Trump, after a lifetime in a family business, with no public obligations and no board of directors to please, has found himself abruptly exposed to evaluation, and his reactions have been volcanic. Setting a more successful course for the Presidency will depend, in part, on whether he fully accepts that critics who identify his shortcomings are capable of curtailing his power. When James P. Pfiffner, a political scientist at George Mason University, compared the White House crises that confronted Nixon, Reagan, and Clinton, he identified a perilous strain of confidence. In each case, Pfiffner found, the President could not “admit to himself that he had done anything wrong.”
Donald Trump is unpopular. Donald Trump is increasingly distrusted by the public, his own party, and even his closest allies. In his own mind, the siege is already under way. It just hasn’t been formalized yet.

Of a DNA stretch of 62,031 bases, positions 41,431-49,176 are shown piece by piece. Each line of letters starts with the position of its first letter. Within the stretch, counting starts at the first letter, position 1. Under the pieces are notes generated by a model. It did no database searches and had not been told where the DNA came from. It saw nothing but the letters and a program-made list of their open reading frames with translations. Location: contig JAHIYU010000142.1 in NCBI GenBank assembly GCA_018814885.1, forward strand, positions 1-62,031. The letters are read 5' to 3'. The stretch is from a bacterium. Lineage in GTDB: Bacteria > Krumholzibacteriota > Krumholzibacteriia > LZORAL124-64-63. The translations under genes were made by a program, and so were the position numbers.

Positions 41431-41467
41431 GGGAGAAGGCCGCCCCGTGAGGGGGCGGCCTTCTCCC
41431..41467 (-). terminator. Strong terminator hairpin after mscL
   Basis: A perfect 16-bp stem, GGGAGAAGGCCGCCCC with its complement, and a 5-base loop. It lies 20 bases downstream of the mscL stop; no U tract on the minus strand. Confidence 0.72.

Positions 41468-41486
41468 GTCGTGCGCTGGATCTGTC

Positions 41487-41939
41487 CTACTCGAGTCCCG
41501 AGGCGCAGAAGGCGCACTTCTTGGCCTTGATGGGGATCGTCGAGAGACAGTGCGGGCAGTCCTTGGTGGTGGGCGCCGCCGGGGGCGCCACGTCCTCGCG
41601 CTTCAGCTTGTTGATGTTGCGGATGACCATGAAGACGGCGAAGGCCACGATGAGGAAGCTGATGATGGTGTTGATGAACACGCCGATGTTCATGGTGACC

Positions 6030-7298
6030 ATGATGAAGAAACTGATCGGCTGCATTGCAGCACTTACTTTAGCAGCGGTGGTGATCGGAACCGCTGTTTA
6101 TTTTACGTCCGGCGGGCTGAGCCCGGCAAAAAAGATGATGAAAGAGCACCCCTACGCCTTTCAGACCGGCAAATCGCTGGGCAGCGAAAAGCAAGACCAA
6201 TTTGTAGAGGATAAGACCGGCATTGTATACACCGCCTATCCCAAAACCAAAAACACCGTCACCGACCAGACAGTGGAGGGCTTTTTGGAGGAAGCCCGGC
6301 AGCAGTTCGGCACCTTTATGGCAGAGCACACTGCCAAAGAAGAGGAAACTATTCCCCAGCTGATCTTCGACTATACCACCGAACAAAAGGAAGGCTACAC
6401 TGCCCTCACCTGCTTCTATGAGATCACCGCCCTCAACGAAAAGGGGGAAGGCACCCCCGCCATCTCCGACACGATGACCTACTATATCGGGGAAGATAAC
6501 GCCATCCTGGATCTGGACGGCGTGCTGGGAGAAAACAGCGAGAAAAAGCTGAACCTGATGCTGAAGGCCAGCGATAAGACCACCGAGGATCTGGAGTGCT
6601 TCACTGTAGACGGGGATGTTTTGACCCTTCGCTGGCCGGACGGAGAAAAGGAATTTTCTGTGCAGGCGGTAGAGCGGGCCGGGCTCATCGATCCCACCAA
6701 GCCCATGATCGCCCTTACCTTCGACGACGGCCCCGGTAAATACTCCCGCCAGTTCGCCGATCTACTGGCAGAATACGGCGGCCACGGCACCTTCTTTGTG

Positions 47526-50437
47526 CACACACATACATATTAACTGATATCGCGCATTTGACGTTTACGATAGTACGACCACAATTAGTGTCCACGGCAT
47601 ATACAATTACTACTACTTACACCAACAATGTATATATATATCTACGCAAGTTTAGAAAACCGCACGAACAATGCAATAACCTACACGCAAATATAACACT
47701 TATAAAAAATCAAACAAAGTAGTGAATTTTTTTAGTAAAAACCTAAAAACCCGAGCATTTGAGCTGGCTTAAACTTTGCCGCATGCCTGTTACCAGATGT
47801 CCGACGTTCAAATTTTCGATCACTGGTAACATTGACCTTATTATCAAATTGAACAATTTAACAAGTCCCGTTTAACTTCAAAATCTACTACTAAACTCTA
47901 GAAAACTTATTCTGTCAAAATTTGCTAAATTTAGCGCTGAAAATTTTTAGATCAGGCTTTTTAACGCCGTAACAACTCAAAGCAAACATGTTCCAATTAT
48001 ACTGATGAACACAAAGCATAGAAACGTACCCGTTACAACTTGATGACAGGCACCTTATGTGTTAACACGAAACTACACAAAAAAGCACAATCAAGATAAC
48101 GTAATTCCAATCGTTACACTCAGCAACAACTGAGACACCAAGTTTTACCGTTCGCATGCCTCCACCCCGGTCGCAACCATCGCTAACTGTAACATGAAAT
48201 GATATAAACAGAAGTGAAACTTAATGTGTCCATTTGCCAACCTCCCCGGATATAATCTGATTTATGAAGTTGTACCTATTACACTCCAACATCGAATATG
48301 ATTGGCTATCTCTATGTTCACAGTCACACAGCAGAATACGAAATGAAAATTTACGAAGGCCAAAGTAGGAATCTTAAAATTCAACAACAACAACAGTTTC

- How White Nationalist WH Aide Stephen Miller Became The Perfect Trump Voter - August 4, 2017
- Michele Bachmann Wants Church-State Separation To Protect Hate Crimes - August 2, 2017
- Attorney General Jeff Sessions Lied On His Security Clearance Form - July 13, 2017
- Trump Begins The American Kleptocracy With Air Traffic Control - June 5, 2017
- Neo-Nazi National Guardsman Converts To Islam, Kills His Neo-Nazi Roommates - May 23, 2017
- Morning Joe, Republicans Agree: Donald Trump Is Losing It - May 2, 2017
- Trump Waves Off Questions About His Russia Ties, ‘Wiretap’ Claims (VIDEO) - May 1, 2017
- For Michael Flynn, Orange Really Is The New Black - April 27, 2017
- Fox Five’s Greg Gutfield Wants To Inspire The Next Robert Dear - April 26, 2017
- Donald Trump Will Bear All The Blame For A Government Shutdown - April 24, 2017